Wednesday, July 28

And relax....

Following two days racing around frantically trying to get my classroom ready for next year (with ever-increasing inefficiency) I've done a bit of weeding, I've baked a loaf of bread, and I've made an almost completely unnecessary list of items we mustn't forget to take to the Cambridge Folk Festival. I think I might now be ready to start enjoying my holiday.

Thank goodness. Gin and tonic, anybody?

In praise of pink things II

Another vegetable I don't exactly yearn for, I bought the beetroot seed on the basis that a) it grows in shade b) it was 38p. I then proceeded to drop most of the packet when I was trying to sow it, so that far more got planted than I was planning. It has grown well enough under the mini fruit trees and the pink-ribbed leaves are pretty, and edible. I am told that when you have beetroot with leaves on you should remove the leaves as soon as possible as they draw moisture from the root. As you can see from the photo my beets are tiny (about 1.5 inches long). This may be due to the shade or it could be my desperation to pull them up and see what they look like.

A couple of weekends ago I mentioned the beetroot to P's mum. Her immediate reaction was 'You can make Prickley salad!' Cool name, I thought. The only thing I can actually remember from her list of ingredients is sultanas.

P did a bit of googling, and found a recipe which I proceeded to almost completely ignore, leading to the following:

Prickley Green Beetroot Salad*

1 raw beetroot, grated (or chopped small if you prefer to avoid the pink splatter factor)
a couple of delicious spring onions
a handful of sultanas
Chopped beetroot stalks (if available)
a slosh of vinegary salad dressing (I used half vinegar half oil: will try lemon juice another time.)
half a tsp cumin seeds

Combine the ingredients in a bowl and leave for 15 minutes for the sultanas to swell and the flavours to combine. I'd have served it with some fresh coriander on top, had I had any.

The earthy sweetness of the beetroot and sultanas are nicely balanced by the acidic dressing and spring onions. The cumin was a last minute impulse addition but I thought it worked really well.

*why on earth is it called prickley and green when it is neither?!

Sunday, July 25

In praise of pink things

Let's get something clear. I do not like spring onions. I hate the way that hours after eating spring onion I can still taste spring onion. I will expend a decent amount of energy extracting spring onion from any salad including this evil alium.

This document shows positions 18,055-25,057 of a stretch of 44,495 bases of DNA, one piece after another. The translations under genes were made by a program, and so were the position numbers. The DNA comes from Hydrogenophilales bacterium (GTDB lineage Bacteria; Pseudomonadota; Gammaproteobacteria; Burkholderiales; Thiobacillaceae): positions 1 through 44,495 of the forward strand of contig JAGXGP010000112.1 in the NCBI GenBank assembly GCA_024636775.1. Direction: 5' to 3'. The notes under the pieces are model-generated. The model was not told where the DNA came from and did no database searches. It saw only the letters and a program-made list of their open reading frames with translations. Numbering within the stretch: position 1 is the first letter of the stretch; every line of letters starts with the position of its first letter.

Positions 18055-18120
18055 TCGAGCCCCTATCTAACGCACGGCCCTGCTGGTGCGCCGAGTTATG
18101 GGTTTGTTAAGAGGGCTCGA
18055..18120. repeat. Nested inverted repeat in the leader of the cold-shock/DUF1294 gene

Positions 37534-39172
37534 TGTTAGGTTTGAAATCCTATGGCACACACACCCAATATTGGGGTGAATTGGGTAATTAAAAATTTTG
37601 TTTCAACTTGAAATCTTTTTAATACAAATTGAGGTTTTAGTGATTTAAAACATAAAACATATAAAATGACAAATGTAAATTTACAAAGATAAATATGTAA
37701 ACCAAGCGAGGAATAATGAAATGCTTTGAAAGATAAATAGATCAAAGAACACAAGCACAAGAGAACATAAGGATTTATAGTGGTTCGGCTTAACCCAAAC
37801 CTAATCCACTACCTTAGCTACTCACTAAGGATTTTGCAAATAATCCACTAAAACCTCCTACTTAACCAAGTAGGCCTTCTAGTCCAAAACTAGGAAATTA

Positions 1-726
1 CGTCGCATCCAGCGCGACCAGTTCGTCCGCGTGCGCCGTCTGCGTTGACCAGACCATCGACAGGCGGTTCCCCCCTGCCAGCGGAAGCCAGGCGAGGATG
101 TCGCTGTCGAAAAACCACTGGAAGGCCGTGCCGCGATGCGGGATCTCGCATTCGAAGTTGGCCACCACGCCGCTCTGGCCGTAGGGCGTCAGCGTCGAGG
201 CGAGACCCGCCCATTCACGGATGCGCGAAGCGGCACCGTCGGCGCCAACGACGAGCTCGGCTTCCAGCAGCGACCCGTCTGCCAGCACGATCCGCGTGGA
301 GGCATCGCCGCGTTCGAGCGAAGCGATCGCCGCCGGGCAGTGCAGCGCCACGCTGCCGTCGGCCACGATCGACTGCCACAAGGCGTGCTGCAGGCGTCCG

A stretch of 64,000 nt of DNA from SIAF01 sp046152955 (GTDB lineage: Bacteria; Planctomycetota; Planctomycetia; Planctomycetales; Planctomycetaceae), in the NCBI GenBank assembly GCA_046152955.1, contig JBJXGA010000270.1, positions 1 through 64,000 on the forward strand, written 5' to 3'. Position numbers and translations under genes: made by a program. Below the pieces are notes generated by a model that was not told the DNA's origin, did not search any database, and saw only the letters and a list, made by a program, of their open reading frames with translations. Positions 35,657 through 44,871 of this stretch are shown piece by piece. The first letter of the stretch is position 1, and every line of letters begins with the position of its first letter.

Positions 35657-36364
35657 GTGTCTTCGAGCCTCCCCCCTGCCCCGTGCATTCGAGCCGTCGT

In which case it was foolish to plant them in the garden, but the vegetable strips at my local garden shop were on three for one and I wanted the golden courgettes having failed to get seed in time. I must've wanted those stupid round carrots, too. Don't waste your time on round carrots my friends; they are merely foolishly short carrots with no point.

Anyway, spring onions. I don't like them, but I bought some. I may have been seduced by them being bright pink, a colour that I used not to realise was my favourite. I planted a few in a window box, and a few amongst the strawberries and lettuce (I love polyculture: thank you Alys Fowler and your endearingly tussled hair).

A couple of weeks ago we pulled one. Oh my. These spring onions are delicious. They taste sort of like a super-charged chive, but the taste does not linger. They grew brilliantly in a window box: better than the ones in the ground (my neighbour reports that his spring onions grow better in a pot too), and they are pink!

A note for other (shop bought) spring-onion haters: if you griddle them they go soft and sweet and do not repeat. I would go so far as to say that cooked that way they are actually nice.

Friday, July 16

A funny thing happened on the way to the kitchen..

As we approach the end of term and the possibility that this blog will awaken from its lengthy slumber I present to you for your delectation a comedy carrot:

Exciting or what?

I have a few carrots in a pot this year, and they are doing far better than last years which never grew beyond 5cm long. They are a heritage variety and are supposed to be purple, which explains why this carrot has attractive pink legs. I did pull one the other day which was truly purple (and truly carrot shaped). They taste really good and I may make the effort next year to grow a useful amount of them. The only thing is that that would take up a large amount of space, which I don't really have.

This year's major success is lettuce. I've been trying to grow it for a few years and finally realised that they do best in the ground. Pots and gro-bags have only ever resulted in sad looking lettuce-ettes for me. We have been eating exclusively garden grown lettuce for a month or so now, and should be able to continue I hope throughout the summer. The only drawback to home grown lettuce is that the kitchen seems to be permanently dusted with soil from the roots, but this is a small price to pay for fantastically fresh and crispy lettuce.